At the onset of remote learning, Honeycutt says, roughly 30 percent of Burke County Public Schools’ K–12 students lacked a robust internet connection, which is required to access applications such as Google Classroom.

“We do a lot of activities that require really intense bandwidth,” she says. “We do a lot of video streaming — I have teachers that use YouTube in every class they teach. You can’t just have DSL. You have to have a high-speed internet connection.”


The percentage of parents who said their child encountered at least one tech-related schoolwork obstacle during the pandemic

Source:, “The Internet and the Pandemic,” Sept. 1, 2021

The district ­— which had installed wireless access points in classrooms and other instructional areas about five years ago — worked with Cambium Networks to add its Xirrus XH2-240 high-performance exterior access points and install 10-gigabit HPE switches in school network closets. This enables students without home access to log on outside of the district’s 25 schools and two auxiliary buildings.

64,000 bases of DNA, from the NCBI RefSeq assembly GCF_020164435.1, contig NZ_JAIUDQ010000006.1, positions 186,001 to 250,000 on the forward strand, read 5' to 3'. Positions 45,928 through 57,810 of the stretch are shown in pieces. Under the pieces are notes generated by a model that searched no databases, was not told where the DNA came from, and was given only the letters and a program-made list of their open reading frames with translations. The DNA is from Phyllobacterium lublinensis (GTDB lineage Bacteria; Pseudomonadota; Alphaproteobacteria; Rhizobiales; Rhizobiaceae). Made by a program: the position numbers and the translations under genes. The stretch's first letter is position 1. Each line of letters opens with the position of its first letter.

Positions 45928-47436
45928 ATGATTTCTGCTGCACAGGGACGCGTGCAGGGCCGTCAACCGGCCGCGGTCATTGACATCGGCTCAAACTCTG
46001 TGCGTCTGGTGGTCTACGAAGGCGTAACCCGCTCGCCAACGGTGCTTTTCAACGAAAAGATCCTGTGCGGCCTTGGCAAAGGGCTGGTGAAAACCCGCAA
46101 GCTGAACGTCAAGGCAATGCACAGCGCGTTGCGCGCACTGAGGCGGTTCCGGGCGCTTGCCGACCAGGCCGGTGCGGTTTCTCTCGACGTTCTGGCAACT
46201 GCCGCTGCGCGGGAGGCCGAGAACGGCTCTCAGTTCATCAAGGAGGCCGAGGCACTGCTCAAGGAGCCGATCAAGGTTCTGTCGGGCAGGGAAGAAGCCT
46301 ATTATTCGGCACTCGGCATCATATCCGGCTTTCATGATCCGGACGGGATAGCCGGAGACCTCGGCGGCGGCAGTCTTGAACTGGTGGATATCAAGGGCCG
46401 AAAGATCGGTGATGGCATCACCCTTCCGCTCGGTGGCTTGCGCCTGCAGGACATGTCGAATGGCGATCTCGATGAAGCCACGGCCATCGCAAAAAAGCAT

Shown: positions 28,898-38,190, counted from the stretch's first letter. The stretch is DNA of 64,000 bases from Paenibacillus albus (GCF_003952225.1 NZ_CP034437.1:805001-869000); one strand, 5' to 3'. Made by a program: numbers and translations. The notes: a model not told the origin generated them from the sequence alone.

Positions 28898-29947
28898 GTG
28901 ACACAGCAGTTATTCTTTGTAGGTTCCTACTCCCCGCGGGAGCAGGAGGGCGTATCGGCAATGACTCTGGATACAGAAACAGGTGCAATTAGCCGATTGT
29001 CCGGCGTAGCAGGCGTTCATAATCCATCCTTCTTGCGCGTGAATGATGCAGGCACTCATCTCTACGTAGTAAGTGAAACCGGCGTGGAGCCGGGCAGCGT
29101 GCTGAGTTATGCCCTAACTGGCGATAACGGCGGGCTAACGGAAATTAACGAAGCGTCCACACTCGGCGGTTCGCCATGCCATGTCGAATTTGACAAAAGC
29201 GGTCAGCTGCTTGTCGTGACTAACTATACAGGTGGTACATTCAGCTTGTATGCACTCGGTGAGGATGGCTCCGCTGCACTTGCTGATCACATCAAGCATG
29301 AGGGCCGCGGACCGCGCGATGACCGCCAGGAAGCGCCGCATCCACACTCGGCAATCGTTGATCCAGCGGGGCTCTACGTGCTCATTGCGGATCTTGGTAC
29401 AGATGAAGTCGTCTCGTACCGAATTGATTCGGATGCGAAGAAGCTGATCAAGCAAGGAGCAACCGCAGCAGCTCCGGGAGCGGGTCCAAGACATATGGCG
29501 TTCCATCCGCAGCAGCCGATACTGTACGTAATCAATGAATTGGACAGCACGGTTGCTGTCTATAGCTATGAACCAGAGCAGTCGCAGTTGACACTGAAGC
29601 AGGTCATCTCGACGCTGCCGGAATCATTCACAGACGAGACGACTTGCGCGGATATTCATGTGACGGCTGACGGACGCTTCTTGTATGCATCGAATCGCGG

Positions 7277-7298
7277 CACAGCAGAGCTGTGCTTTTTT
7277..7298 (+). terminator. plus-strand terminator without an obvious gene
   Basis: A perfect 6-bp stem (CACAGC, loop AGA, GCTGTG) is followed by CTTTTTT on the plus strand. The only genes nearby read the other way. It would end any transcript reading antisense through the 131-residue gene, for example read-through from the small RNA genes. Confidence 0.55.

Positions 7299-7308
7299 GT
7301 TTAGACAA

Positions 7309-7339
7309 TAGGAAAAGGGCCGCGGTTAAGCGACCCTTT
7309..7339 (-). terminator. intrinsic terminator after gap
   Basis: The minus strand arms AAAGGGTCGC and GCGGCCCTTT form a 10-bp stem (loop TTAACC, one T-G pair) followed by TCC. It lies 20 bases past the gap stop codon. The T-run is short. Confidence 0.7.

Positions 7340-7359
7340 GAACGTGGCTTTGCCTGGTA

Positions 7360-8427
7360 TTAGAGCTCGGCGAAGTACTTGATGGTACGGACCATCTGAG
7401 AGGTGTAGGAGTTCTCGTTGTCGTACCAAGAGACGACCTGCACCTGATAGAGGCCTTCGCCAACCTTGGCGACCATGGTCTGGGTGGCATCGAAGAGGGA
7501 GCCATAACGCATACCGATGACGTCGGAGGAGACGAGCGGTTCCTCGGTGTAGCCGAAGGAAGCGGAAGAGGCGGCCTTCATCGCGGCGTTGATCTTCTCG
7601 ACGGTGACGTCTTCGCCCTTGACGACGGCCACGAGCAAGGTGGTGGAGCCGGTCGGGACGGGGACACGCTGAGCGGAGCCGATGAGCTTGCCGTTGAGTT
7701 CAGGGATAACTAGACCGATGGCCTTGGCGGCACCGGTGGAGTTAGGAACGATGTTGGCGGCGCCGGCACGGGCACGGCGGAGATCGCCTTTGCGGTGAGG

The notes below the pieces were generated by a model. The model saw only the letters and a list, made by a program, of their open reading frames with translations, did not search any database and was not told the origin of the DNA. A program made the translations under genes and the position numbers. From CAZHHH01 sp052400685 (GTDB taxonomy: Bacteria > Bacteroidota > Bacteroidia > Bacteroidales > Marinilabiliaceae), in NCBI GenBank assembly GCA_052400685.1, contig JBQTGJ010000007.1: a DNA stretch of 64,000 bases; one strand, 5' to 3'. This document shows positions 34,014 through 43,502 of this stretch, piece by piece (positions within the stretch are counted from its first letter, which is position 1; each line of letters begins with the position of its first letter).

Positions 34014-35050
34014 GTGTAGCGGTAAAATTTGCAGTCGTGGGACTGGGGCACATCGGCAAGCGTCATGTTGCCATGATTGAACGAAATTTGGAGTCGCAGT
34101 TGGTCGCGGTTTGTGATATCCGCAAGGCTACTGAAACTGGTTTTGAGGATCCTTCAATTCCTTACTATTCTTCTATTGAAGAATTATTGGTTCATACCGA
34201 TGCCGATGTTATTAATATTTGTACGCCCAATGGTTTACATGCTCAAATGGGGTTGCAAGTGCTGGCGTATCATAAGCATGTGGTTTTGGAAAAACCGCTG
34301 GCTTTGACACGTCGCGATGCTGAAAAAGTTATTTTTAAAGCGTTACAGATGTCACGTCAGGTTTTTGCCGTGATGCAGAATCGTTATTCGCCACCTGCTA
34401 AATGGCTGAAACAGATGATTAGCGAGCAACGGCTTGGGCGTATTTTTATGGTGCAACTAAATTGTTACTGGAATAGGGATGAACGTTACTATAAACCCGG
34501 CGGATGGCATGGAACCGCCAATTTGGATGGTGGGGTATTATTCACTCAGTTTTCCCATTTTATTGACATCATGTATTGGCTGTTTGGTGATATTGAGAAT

Because outside access points require only a data uplink to the internet and power, they can be a fairly quick way to expand network coverage, Miller says.

“It’s relatively easy to install the AP, poke a line into the building and connect to the building’s network,” he says. “You’re essentially taking the inside network and blasting it outside into the parking lot.”

Students pulled up and parked in front of schools during the hours they had online instruction scheduled.

“During the pandemic, it wasn’t unusual to see our parking lots full,” Honeycutt says. “At any given time, we were probably looking at anywhere between 50 to 75 connections. It might be 75 people from 8 a.m to 10 a.m., and then another 75 from 12 p.m. to 2 p.m.”

RELATED: Schools work to close the connectivity gap with expanded, optimized networks.

Until staff could safely come back into the building, many teachers also used the outdoor access, Honeycutt says.

“Between 5 and 8 percent of our teachers — maybe even 10 percent — had either weak access or no access,” she notes. “So many of them took advantage of that outside piece, as well.”